When many of us think of sensitive data, we automatically think about credit card information. But what about all the rest? As recent data breaches taught us, hackers and bad actors can do quite a bit with other types of personal information, such as user names, passwords, addresses, phone numbers, birth dates and so on. As more retailers embark on a truly hybrid sales strategy that encompasses an online presence as well as a brick-and-mortar store, they find themselves with a wealth of sensitive information. So how can retailers keep that information safe?
Payment Card Information (PCI) regulations cover credit card data during transactions, but do nothing to protect that information after a business has stored it in its IT systems. When PCI regulations were introduced, they were hailed as a great leap forward in ensuring that businesses maintained stringent levels of safety around payment cards. But since that time, we’ve seen an explosion in the online marketplace, which has made existing security regulations like PCI confusing to implement because they’re usually either limited or too broad.
Better Security In An Age Of Low Margins
It has been just over five years since the infamous Target breach, which was, at the time, one of the largest breaches of customer data in history. Though promises have been big, in reality, little has changed in terms of how retailers protect their sensitive data.
Most retailers would protect their customers’ data if it were free and easy. However, brick-and-mortar stores especially tend to be low-margin businesses, and data security solutions are expensive and do nothing to increase revenue. The result: Security is not usually a high priority until a breach occurs.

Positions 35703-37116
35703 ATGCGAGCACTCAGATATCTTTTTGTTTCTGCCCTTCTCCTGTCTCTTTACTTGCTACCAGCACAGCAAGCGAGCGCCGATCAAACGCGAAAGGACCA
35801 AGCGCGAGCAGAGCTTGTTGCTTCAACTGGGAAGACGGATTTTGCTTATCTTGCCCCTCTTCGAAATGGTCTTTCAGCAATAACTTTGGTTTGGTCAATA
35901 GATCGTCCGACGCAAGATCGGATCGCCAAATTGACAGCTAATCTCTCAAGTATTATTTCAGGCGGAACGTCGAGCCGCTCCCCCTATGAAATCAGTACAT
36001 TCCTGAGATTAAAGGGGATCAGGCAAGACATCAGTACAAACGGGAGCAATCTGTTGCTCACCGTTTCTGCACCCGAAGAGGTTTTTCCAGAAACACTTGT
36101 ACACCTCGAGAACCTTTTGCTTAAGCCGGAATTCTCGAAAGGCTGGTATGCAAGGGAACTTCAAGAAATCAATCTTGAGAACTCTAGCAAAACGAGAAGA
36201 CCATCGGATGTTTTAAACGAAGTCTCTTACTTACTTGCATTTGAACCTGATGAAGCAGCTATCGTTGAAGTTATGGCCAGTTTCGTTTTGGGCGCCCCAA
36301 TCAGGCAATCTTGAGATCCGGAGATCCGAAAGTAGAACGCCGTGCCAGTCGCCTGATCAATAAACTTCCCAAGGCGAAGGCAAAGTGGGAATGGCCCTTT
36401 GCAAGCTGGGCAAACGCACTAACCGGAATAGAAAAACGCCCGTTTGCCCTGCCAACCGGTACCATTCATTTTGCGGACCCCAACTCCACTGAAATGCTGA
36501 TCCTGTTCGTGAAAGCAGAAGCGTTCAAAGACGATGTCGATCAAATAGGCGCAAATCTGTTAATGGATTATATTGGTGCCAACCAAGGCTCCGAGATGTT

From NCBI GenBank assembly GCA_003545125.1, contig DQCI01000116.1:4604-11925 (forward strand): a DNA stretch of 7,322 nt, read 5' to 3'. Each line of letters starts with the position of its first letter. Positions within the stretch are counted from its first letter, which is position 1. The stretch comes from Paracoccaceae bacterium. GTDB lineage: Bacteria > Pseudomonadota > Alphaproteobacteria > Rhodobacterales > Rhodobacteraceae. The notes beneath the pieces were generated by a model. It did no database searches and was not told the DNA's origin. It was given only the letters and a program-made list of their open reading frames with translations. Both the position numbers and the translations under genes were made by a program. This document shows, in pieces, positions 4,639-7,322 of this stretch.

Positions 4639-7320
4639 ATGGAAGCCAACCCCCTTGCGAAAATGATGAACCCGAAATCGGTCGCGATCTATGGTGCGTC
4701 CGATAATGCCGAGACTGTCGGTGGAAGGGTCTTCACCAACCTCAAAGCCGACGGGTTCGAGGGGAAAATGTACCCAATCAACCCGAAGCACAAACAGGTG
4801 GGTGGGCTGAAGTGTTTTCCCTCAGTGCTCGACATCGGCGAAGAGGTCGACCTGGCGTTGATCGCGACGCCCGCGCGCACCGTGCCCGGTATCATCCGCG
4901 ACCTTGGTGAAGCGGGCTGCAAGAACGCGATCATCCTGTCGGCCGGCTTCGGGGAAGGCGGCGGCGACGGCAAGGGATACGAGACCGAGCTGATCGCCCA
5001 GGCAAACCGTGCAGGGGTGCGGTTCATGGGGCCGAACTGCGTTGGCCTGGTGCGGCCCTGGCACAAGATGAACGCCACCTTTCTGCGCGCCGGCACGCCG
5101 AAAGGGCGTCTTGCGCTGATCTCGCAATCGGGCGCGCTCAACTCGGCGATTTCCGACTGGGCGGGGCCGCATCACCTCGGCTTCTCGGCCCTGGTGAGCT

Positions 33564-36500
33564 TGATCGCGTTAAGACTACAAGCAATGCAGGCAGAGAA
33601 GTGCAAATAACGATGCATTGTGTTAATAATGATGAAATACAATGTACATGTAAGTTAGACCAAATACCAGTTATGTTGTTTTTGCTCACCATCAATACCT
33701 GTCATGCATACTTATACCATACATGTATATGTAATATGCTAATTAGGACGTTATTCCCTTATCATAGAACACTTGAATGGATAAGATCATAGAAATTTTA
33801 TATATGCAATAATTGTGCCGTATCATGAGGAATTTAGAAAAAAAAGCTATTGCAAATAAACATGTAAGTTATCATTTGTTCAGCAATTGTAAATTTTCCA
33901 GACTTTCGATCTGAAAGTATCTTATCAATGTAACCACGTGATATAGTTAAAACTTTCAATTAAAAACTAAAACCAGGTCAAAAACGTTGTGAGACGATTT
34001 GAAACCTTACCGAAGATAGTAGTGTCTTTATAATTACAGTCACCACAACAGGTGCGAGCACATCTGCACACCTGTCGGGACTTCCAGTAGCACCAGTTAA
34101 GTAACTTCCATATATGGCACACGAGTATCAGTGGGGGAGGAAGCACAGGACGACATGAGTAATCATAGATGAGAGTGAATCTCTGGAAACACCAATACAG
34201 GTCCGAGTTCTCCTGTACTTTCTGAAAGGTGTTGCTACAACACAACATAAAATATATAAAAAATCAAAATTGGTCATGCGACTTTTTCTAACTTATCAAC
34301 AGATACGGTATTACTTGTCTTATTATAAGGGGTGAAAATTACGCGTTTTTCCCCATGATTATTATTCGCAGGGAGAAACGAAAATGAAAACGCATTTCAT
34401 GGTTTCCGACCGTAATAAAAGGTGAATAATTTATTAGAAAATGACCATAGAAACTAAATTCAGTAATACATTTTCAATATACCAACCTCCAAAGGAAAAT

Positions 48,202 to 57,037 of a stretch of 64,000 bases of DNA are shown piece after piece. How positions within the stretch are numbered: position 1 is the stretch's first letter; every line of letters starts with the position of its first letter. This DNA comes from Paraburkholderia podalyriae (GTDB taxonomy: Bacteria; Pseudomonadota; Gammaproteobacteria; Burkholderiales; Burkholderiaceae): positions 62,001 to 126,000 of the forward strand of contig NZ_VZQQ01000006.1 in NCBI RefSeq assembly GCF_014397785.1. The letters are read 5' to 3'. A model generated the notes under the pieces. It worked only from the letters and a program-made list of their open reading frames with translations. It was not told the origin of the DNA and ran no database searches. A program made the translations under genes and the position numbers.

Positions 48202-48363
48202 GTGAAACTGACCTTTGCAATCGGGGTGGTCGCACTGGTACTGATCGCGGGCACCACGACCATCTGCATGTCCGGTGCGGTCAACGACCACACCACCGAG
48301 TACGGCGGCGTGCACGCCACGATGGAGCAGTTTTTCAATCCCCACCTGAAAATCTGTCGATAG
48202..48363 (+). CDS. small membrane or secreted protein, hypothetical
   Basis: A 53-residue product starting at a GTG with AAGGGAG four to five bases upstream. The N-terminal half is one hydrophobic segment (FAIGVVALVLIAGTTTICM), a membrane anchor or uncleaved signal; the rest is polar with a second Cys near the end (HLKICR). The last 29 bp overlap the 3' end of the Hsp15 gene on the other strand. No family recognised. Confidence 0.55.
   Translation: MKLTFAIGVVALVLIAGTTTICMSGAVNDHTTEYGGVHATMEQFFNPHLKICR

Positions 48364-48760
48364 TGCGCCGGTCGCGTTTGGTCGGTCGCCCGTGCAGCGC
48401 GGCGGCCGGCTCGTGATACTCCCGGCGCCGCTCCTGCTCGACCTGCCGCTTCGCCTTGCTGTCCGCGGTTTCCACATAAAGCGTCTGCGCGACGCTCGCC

That’s why, when it comes to data protection, many retailers are forced to ask themselves, “How good is good enough? How can I maintain my margins, yet keep my data safe?”
Others think they are covered because they implemented an advanced security solution six or eight years ago. The reality is that six or eight years ago is a lifetime for technology, so most solutions considered advanced back then are, at best, now barely adequate or, at worst, obsolete. Most retailers hold on to outdated or very basic technology for as long as they can to minimize costs; however, these systems can make them even more vulnerable. The vendors that sold these systems rarely continue to provide security or support for systems so long in the tooth. In addition, cybercrime has gotten more and more sophisticated, far surpassing the protections of early security solutions and even unlocking specific protections in some cases. The result: Information on these systems is woefully secured, meaning it’s a matter of “when” and not “if” a data breach will occur.
Consumer Demand Forces Modernized Regulations
Another challenge is that the retail sector lacks modernized, industry-specific regulations for information handling like those implemented in other industries, such as the financial or health care sectors. Stringent security procedures are now built-in and expected for financial, health care and manufacturing organizations, yet not for retail.
The General Data Protection Regulation (GDPR) and state-specific regulations are a good start and resulted from a powerful place — consumer demand. While years ago consumers did not seem as concerned about the protection of their personal information online, the Equifax breach and the scandal involving Facebook and Cambridge Analytica brought about a significant shift in consumer attitudes toward how their data is managed, secured and stored. Brands that have suffered data breaches or, more recently, have been fined because of their failure to adhere to GDPR or other regulations may face consumer backlash, which can be difficult to recover from.